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Valproate induced thrombocytopenia complicating acute febrile illness
KE Elizabeth, H Gopakumar, Philip Zachariah, Roy George Jacob
October-December 2006, 9(4):230-232
Sodium valproate is a commonly used anticonvulsant. Thrombocytopenia is one of the lesser known adverse effects of valproate. Fever with thrombocytopenia is a frequent clinical presentation especially in tropical countries like India with emerging and reemerging infections like dengue fever. We present here two cases of resistant thrombocytopenia in febrile children which responded dramatically to withdrawing valproate. Both the children had valproate drug level in the normal therapeutic range. Based on the Naranjo adverse drug reaction probability scale a probable association was found between valproate and the thrombocytopenia.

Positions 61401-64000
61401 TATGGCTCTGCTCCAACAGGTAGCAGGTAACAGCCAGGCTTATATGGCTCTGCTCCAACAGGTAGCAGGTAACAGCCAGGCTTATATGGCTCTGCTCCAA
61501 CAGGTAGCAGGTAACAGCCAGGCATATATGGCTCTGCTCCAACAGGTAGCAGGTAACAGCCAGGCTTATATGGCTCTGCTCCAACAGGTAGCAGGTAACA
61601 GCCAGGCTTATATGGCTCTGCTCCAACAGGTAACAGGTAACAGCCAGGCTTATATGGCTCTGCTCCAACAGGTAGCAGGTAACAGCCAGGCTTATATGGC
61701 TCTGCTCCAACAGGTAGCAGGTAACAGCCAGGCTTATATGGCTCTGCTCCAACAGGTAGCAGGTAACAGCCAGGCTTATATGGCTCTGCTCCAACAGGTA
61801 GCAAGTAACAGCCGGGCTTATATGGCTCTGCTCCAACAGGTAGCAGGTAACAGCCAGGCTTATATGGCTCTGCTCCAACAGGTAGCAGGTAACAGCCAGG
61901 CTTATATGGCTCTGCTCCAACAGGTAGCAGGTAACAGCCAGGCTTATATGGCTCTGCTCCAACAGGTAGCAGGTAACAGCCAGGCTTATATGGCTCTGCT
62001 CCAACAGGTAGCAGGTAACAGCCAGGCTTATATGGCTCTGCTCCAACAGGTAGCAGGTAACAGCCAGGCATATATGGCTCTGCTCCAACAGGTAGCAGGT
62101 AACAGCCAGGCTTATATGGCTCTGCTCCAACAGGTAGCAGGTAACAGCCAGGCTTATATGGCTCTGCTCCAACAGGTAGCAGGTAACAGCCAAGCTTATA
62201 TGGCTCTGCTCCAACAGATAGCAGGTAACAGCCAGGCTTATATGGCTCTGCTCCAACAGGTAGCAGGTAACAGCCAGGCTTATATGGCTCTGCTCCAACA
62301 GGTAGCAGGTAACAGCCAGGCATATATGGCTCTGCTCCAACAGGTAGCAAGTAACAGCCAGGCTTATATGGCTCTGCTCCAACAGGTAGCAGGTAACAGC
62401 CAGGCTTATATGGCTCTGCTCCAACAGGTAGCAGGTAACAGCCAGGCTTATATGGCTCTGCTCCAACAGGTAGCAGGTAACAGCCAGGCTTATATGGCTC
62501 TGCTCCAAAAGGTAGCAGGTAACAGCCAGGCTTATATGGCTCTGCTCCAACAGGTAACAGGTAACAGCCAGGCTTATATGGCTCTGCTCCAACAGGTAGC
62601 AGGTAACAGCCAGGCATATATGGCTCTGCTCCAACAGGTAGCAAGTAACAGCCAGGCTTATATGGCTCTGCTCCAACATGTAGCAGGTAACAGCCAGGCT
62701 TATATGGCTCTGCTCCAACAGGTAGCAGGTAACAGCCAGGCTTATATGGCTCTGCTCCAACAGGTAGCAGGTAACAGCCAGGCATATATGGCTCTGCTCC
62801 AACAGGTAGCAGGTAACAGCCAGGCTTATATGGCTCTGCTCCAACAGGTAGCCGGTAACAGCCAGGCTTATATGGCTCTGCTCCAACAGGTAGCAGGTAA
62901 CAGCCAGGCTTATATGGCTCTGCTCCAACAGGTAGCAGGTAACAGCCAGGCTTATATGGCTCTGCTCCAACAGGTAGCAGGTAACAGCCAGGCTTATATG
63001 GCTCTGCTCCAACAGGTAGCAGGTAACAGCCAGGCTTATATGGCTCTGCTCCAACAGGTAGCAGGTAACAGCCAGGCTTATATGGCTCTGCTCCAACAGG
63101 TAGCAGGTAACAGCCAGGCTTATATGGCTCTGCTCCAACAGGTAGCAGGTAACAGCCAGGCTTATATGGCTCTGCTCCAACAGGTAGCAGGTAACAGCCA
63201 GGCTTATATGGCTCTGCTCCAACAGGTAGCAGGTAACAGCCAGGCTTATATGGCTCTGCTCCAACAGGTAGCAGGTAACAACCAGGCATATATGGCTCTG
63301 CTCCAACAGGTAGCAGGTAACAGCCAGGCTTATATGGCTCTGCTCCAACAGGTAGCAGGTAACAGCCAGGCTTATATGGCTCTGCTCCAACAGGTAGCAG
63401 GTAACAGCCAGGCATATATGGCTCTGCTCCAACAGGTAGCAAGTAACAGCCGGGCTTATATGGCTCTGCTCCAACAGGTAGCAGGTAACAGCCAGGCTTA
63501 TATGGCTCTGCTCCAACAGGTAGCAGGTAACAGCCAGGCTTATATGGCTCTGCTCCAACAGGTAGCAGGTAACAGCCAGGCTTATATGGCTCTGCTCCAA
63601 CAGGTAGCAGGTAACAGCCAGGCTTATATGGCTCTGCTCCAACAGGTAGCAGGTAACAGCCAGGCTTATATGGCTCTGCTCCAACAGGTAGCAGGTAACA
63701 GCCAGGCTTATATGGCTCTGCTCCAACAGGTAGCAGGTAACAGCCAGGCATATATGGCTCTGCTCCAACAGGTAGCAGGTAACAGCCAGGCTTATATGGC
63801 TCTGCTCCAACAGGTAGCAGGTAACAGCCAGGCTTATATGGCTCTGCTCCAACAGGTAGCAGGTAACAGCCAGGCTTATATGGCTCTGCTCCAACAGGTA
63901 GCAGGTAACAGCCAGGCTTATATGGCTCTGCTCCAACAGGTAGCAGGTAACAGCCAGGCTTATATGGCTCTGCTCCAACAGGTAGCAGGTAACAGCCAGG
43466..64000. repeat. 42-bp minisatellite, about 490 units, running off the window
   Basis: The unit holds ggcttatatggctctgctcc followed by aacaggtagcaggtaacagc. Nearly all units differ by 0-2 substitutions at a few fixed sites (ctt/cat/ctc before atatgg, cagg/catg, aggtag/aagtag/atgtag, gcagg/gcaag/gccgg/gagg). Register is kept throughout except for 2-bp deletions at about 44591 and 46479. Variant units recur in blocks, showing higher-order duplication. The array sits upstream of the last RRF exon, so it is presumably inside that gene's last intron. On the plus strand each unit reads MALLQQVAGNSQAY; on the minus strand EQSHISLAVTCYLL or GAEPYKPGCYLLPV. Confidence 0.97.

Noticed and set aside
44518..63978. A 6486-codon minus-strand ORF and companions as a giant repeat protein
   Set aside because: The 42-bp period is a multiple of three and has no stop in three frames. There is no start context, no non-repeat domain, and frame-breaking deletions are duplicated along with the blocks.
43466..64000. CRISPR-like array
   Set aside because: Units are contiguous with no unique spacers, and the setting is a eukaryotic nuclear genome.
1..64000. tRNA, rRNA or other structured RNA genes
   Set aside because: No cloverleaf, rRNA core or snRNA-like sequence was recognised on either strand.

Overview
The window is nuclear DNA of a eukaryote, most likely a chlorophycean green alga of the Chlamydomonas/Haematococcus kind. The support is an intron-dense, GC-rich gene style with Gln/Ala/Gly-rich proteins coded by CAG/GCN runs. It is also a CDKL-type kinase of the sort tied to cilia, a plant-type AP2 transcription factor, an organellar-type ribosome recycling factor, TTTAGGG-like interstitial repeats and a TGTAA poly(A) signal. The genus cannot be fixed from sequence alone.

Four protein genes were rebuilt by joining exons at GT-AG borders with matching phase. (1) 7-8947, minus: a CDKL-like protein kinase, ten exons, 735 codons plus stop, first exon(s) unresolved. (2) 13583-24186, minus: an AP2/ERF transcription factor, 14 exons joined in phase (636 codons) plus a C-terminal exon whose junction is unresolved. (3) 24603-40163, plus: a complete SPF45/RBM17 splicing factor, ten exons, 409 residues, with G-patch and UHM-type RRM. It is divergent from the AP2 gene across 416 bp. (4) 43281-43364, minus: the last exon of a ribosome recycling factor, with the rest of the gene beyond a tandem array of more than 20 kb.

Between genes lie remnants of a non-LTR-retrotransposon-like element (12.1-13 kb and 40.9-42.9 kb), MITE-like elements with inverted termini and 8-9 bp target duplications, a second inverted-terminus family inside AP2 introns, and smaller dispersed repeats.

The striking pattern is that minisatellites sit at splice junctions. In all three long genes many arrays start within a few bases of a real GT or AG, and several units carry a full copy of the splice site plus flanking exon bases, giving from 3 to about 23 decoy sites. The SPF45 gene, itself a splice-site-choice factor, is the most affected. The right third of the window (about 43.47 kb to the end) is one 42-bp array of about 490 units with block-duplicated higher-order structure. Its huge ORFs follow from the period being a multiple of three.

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An unusual case of chronic meningitis
KN Ramesha, Sanjeev V Thomas, VV Radhakrishnan, Kameshwar Prasad, NK Mishra
October-December 2006, 9(4):240-248
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An exiting year is giving way to another that holds much promise
Sanjeev V Thomas
October-December 2006, 9(4):191-192
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Kearns-sayre syndrome
MV Vidya, Thamburaj Krishnamoorthy, Abraham Kuruvilla
October-December 2006, 9(4):249-250
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Stroke care: Experiences and clinical research in stroke units in Chennai
Arjundas Gobindram
October-December 2006, 9(4):193-198